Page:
Since 2010 we've posted most of the Fabergé Imperial (and one non-imperial) eggs.However by Easter 1917 the eggs were no longer "Imperial", the Tsar had been forced to abdicate (March 15) and the invoice for the first of the 1917 eggs was sent to "Mr. Romanov, Nikolai Aleksandrovich".
In addition, starting with the first Imperial egg of WWI, the 1915 Red Cross Egg with Imperial Portraits, the Fabergé workshop throttled back the extravagance of the 1885-1914 versions.
For example last year's featured egg, the Fabergé Steel Military Egg:
Easter 1916. Rasputin and war.
Easter was late that year, falling on April 23rd.
The 1917 eggs are even more somber.The exterior of this egg is made from steel, coated in translucent enamel, surmounted by a gold crown. It is divided into three sections by two smooth horizontal lines. In the middle section, in inlaid gold, is an image of George the Conqueror in a diamond-shaped frame outlined in laurel leaves. This is topped by the Russian emblem, a double-headed eagle beneath three crowns. Resting on the points of four miniature artillery shells, this egg makes up in sober significance what it lacks in ornamentation....
From one of our favorite online sources, Pearly's Qunol:
1917 - Karelian Birch or Birch Egg
This was the second to the last eggs Fabergé made for the Czars. The egg is made out of Karelian birch panels set in a gold frame. This departure in design from previous eggs, which were far more ornate and gilded, was due to popular discontent with the monarchy and declining fortunes as a result of World War I.And finally,
Its "surprise" was a miniature mechanical elephant with eight large diamonds, 61 small diamonds and a diamond-studded key engraved “MF” – for Maria Fyodorevna.The elephant has since been lost
The Birch Egg was crafted in 1917 and was due to be presented by Nicolai to the Empress that Easter. Before the egg was delivered however, the February Revolution took place and Czar Nicolai II was forced to abdicate on March 15. On April 25, Fabergé sent the Czar an invoice for the egg, addressing Czar Nicolai II not as "Czar of all the Russias" but as "Mr. Romanov Nikolai Aleksandrovich". Nicolai paid 12,500 rubles and the egg was sent to Grand Duke Michael Alexandrovich at his palace for presentation to the Empress, but the Duke fled before it arrived. The egg remained in the palace until it was looted in the wake of the October Revolution later that year.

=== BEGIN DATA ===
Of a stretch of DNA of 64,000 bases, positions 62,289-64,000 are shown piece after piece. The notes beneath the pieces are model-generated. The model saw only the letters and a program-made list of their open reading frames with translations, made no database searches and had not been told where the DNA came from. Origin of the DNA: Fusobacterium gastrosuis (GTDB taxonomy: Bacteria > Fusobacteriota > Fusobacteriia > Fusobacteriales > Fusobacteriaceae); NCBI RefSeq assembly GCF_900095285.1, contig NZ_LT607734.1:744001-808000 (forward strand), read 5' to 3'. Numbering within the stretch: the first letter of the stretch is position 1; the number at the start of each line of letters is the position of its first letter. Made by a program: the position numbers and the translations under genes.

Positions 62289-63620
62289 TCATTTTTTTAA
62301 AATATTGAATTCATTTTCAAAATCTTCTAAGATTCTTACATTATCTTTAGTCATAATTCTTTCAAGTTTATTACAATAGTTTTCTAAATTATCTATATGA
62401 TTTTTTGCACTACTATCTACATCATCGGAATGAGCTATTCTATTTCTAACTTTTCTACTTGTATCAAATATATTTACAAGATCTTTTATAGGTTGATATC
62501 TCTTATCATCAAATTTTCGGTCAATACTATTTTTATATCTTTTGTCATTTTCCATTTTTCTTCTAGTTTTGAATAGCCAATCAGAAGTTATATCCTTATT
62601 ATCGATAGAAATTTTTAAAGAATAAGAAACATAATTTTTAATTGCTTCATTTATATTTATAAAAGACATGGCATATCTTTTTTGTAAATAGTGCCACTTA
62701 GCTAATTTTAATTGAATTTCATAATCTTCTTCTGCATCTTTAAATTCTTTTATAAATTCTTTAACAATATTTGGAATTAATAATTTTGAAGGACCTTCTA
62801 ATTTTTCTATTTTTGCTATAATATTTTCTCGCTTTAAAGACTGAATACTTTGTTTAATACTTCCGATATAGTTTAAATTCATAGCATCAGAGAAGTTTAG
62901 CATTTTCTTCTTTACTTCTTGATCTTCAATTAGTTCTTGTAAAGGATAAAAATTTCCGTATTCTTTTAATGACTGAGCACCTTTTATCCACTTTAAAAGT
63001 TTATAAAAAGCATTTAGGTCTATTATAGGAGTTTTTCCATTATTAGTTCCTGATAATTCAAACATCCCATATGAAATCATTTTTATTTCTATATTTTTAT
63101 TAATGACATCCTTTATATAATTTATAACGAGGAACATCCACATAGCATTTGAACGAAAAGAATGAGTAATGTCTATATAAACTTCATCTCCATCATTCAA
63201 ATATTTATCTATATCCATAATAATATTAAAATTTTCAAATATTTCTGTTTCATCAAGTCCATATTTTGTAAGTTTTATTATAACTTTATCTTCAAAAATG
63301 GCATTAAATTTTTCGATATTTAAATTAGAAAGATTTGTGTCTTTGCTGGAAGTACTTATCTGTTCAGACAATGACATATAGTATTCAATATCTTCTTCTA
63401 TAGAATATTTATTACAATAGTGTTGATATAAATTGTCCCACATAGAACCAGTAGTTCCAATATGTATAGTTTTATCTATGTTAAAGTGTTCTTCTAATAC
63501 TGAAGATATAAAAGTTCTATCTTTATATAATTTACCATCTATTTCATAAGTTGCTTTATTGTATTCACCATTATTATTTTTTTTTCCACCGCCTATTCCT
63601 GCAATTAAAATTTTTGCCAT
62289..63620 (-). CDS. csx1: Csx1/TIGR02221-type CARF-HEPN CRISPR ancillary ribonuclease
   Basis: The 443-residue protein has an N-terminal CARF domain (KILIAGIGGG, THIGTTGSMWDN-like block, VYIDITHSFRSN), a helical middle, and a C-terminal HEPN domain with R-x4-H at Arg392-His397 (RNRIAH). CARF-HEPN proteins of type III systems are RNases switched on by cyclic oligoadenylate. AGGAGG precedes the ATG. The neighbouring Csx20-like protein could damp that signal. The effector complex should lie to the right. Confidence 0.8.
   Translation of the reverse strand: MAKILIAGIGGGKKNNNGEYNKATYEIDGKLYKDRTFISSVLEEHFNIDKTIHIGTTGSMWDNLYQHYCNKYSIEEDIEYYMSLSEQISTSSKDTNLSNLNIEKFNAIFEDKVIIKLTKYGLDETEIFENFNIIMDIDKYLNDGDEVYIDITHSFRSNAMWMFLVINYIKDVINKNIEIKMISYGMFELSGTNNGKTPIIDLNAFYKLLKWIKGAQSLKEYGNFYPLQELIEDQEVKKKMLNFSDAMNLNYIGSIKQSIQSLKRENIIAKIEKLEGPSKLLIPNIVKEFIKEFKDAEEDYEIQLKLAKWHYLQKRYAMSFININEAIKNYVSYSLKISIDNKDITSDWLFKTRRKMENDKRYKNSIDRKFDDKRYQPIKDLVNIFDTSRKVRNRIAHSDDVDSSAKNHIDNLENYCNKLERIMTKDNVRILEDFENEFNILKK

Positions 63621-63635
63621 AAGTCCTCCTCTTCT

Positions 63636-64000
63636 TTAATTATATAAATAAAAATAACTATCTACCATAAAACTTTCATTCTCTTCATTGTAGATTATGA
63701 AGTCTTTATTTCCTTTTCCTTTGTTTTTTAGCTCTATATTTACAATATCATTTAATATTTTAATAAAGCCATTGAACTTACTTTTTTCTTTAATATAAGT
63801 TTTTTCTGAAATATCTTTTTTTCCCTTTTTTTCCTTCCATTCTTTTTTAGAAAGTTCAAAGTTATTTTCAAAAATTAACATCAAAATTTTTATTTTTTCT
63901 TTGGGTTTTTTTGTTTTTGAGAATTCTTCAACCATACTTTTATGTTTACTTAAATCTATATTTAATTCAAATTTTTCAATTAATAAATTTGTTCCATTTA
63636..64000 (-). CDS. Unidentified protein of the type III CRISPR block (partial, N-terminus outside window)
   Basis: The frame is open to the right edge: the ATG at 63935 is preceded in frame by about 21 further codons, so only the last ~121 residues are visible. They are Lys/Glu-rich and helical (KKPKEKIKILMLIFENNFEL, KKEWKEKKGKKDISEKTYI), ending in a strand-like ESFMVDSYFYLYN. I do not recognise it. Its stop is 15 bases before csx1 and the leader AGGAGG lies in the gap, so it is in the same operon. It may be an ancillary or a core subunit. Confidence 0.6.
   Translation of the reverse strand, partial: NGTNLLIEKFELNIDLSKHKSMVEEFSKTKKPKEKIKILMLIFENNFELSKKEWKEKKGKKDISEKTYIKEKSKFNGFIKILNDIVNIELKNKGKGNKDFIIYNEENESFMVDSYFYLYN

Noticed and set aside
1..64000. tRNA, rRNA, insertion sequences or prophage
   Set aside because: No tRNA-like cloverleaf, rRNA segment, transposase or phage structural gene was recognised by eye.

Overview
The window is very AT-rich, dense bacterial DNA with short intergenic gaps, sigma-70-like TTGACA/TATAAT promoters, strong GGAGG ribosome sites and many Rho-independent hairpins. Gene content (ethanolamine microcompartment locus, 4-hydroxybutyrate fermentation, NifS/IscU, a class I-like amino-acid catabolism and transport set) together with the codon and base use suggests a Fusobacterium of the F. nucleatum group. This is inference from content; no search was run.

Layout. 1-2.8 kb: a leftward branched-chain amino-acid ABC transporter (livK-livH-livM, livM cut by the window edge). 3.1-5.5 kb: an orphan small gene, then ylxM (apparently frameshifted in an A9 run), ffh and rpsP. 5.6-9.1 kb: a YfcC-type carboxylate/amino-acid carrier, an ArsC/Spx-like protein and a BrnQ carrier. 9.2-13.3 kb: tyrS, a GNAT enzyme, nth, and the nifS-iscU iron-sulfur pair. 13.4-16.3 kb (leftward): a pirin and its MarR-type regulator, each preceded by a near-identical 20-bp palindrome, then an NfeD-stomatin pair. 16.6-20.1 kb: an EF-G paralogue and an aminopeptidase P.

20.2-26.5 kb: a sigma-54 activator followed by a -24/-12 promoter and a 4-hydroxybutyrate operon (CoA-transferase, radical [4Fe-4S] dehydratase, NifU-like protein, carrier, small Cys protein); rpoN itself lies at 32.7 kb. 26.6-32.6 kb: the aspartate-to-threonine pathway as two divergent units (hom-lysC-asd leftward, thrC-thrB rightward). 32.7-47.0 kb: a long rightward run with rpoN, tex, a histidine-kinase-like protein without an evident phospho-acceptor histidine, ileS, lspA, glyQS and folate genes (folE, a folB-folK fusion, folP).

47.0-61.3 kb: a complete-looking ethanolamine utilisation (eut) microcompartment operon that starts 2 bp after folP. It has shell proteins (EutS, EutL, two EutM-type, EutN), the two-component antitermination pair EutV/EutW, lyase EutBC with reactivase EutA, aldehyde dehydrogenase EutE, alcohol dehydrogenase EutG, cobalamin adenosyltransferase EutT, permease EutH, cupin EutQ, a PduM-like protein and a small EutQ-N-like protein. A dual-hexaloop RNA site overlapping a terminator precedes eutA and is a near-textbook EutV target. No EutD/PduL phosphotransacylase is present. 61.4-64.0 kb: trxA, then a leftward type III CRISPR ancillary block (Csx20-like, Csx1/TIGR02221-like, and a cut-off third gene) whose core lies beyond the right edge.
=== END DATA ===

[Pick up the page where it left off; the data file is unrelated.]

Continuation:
After the October Revolution the egg was acquired by the Rumyantsev Museum in Moscow. It disappeared once again after the museum closed in January 1927....
1917 - Constellation Egg
This unfinished egg is made of dark blue glass and is studded with diamonds. It is engraved with the constellations, which were in the sky on the day of the Czarevitch Alexei's birth. It rests on a base made of quartz. The egg was supposed to have a silver rim around it, but lacks the original rim, clockwork motion and dial, as well as the larger part of the diamond stars.Here are Pearly's Qunol pages:
Reportedly the egg was in production for presentation to Aleksandra Fyodorovna but was never finished due to the abdication of the Czar prior to Easter 1917....
The Fabergé Czar Imperial Easter Eggs - part 1a
The Fabergé Czar Imperial Easter Eggs - part 1
The Fabergé Czar Imperial Easter Eggs - part 2
The Fabergé Czar Imperial Easter Eggs - part 3
The Fabergé Czar Imperial Easter Eggs - part 4
Peter Karl Fabergé – Jeweler to the Czars
Tomorrow, the only Fabergé Imperial egg that explicitly references the Easter story.